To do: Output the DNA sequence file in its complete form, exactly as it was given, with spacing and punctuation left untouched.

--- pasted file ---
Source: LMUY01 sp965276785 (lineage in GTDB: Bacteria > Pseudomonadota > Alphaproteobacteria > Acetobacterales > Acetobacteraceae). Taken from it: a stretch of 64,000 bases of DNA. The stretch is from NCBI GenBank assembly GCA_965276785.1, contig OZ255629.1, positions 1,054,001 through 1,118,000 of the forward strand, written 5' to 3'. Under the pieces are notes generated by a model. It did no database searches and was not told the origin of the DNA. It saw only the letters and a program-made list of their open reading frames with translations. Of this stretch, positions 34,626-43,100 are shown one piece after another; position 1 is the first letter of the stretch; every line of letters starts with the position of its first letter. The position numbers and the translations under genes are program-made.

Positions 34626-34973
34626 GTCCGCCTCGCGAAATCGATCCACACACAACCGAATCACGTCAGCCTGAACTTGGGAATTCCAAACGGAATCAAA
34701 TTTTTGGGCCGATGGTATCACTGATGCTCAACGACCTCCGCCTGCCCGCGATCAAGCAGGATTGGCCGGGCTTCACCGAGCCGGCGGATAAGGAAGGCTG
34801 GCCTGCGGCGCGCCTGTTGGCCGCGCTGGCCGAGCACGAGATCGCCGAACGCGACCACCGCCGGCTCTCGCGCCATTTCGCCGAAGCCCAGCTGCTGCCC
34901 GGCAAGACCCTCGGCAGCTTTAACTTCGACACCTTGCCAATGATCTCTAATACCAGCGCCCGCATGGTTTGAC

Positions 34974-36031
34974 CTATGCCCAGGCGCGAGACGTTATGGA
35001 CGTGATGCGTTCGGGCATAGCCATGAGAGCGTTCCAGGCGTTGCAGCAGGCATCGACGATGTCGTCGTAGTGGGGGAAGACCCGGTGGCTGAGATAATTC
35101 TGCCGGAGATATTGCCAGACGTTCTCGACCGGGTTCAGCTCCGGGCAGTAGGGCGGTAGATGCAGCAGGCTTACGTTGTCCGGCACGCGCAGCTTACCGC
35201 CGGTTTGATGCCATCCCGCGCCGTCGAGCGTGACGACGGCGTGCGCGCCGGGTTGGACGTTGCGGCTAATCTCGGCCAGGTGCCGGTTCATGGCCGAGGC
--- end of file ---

Source: LMUY01 sp965276785 (lineage in GTDB: Bacteria > Pseudomonadota > Alphaproteobacteria > Acetobacterales > Acetobacteraceae). Taken from it: a stretch of 64,000 bases of DNA. The stretch is from NCBI GenBank assembly GCA_965276785.1, contig OZ255629.1, positions 1,054,001 through 1,118,000 of the forward strand, written 5' to 3'. Under the pieces are notes generated by a model. It did no database searches and was not told the origin of the DNA. It saw only the letters and a program-made list of their open reading frames with translations. Of this stretch, positions 34,626-43,100 are shown one piece after another; position 1 is the first letter of the stretch; every line of letters starts with the position of its first letter. The position numbers and the translations under genes are program-made.

Positions 34626-34973
34626 GTCCGCCTCGCGAAATCGATCCACACACAACCGAATCACGTCAGCCTGAACTTGGGAATTCCAAACGGAATCAAA
34701 TTTTTGGGCCGATGGTATCACTGATGCTCAACGACCTCCGCCTGCCCGCGATCAAGCAGGATTGGCCGGGCTTCACCGAGCCGGCGGATAAGGAAGGCTG
34801 GCCTGCGGCGCGCCTGTTGGCCGCGCTGGCCGAGCACGAGATCGCCGAACGCGACCACCGCCGGCTCTCGCGCCATTTCGCCGAAGCCCAGCTGCTGCCC
34901 GGCAAGACCCTCGGCAGCTTTAACTTCGACACCTTGCCAATGATCTCTAATACCAGCGCCCGCATGGTTTGAC

Positions 34974-36031
34974 CTATGCCCAGGCGCGAGACGTTATGGA
35001 CGTGATGCGTTCGGGCATAGCCATGAGAGCGTTCCAGGCGTTGCAGCAGGCATCGACGATGTCGTCGTAGTGGGGGAAGACCCGGTGGCTGAGATAATTC
35101 TGCCGGAGATATTGCCAGACGTTCTCGACCGGGTTCAGCTCCGGGCAGTAGGGCGGTAGATGCAGCAGGCTTACGTTGTCCGGCACGCGCAGCTTACCGC
35201 CGGTTTGATGCCATCCCGCGCCGTCGAGCGTGACGACGGCGTGCGCGCCGGGTTGGACGTTGCGGCTAATCTCGGCCAGGTGCCGGTTCATGGCCGAGGC